'The Last Mrs. Parrish' Nods to and Subverts the Classics with Aplomb
This debut novel by sisters Lynne and Valerie Constantine fits well within the mold of Gone Girl-esque thriller.
It's hard to describe anything about The Last Mrs. Parrish without veering into spoiler territory. If I look for literary and filmic antecedents, I'd have to say that The Last Mrs. Parrish is a wicked combination of All About Eve, Rebecca, and Gone Girl, with a bit of Gaslight thrown in there for good measure. But perhaps that also gives too much away. In any case, The Last Mrs. Parrish fits well within the mold of Gone Girl-esque thrillers: it has the requisite unsympathetic female protagonist, features endless double-crossing and conniving and plotting, and is threaded throughout with cutting commentary on the roles and expectations of marriage.
While The Last Mrs. Parrish is not as fresh and daring as Gillian Flynn's Gone Girl, which really was utterly shocking, ruthless, and iconic enough to have basically started its own subgenre, it's far better than Paula Hawkins' The Girl on the Train: author Liv Constantine is much more aware of her novel's precedents and influences, and expects the reader to have enough knowledge of Rebecca and All About Eve, et al, that she can subvert the anticipated tropes and plot threads with ease and aplomb.
A bit of Googling reveals that Liv Constantine is the pseudonym of co-author sisters Lynne and Valerie Constantine; in hindsight, knowing that The Last Mrs. Parrish is the work of two voices explains the somewhat disjointed structure of the novel. Divided into thirds, the first section is written in the third person from the point of view of Amber Patterson, a conniving, remorseless young woman who has dedicated all of her efforts into marrying the wealthy businessman Jackson Parrish. Every step of her plan is rather meticulously wrought, from her so-called chance meeting with Jackson's perfect wife Daphne at the gym, where she concocts a story about having a sister with cystic fibrosis to establish a connection with Daphne, who runs a foundation in honor of her sister, who died of CF.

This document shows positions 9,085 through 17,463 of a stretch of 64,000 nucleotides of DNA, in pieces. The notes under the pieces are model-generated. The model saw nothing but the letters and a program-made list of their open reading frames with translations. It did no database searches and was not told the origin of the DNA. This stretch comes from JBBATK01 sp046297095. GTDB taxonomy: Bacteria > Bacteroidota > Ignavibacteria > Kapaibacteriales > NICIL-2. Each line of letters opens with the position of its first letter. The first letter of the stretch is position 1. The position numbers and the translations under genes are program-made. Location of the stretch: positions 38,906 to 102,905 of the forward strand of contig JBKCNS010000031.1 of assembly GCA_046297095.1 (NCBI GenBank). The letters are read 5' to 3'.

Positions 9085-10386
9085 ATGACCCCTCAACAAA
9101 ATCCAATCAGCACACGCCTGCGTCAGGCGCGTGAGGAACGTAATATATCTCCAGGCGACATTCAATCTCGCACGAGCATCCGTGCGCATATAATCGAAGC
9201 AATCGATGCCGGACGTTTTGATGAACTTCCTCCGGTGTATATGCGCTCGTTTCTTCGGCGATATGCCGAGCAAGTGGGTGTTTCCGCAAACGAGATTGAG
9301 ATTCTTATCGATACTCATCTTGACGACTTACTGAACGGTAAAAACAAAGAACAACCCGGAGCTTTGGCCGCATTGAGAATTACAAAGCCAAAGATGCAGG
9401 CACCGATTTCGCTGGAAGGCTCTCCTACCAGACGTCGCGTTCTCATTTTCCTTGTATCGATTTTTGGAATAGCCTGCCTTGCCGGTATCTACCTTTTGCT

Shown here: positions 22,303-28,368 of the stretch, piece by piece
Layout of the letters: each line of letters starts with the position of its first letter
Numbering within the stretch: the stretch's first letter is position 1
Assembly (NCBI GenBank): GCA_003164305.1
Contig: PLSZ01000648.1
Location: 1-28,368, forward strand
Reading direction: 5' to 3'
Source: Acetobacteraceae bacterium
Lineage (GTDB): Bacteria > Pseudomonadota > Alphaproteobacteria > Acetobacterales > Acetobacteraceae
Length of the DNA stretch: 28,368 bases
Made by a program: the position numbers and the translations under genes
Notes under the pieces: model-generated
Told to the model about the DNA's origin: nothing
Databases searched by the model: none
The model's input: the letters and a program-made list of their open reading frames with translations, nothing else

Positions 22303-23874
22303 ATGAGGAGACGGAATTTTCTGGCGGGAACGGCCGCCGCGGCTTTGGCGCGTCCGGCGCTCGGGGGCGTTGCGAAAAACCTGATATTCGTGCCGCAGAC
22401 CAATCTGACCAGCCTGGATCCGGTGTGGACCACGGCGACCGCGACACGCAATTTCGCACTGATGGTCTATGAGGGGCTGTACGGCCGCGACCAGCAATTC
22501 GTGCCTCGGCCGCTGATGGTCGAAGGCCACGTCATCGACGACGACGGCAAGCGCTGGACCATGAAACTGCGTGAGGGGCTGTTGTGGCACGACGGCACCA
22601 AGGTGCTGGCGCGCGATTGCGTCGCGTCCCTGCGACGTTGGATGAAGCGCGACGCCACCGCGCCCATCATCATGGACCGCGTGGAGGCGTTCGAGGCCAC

From there, it's a hop, skip, and a jump to ingratiate herself into the Parrish family and become Daphne's best friend and confidante: Amber becoming "Aunt Amber" to Daphne and Jackson's children, accompanying the obscenely wealthy family on vacations and naturally, weaseling herself into a position as Jackson's indispensable office assistant, where she can seduce him that much more easily. Which she does, Jackson's and Daphne's ideal marriage be damned.
The second section of the novel abruptly moves to the first person, where Daphne explains her side of the story (obviously the Parrish marriage is hardly what it seems to be) while the final part returns to the third person to wrap up the narrative. At first blush it might seem self-indulgent to switch narrators in this way in order to elaborate parts of the story that we couldn't get otherwise, but we don't really need a first-person confession from Amber, as her every move reflects her heartless thought process and actively works towards her goal of stealing Jackson from Daphne.
On the other hand, as the genre dictates, Daphne is more complicated than Amber (and initially the reader) would believe, with her motives and desires much more difficult to parse through her actions alone. Even as the story approaches its climax, I found myself wishing that Amber had been as layered and developed as Daphne, because while it's always satisfying to see the Eve Harringtons of the world get some form of comeuppance, Amber is almost cartoonishly evil. A sketchily-traced out backstory explains the bare minimum of why Amber would want to marry into obscene amounts of money, but she's so utterly without conscience or self-criticism that at the end of The Last Mrs. Parrish, she merely becomes a single-minded foil to Daphne rather than an actual person with interiority. Even Jackson, whose innermost workings we are not privy to, comes across as more thoughtfully-conceived than Amber—although that may be because his character type is more recognizable, both in fiction and in the real world, allowing the reader to fill in the gaps between his words and deeds.
The prose is effective and breezy if not stunning or earth-shattering; the story, as the cliché goes, kept me on the edge of my seat, resulting in a long sigh of catharsis as I closed the Kindle app. Ultimately, as a debut, The Last Mrs. Parrish is quite strong and makes a case for itself—the degree to which it flashes its willingness to play with the classics of the genre elevates it beyond the level of a Gone Girl-imitator. I await the inevitable Hollywood adaptation with excitement.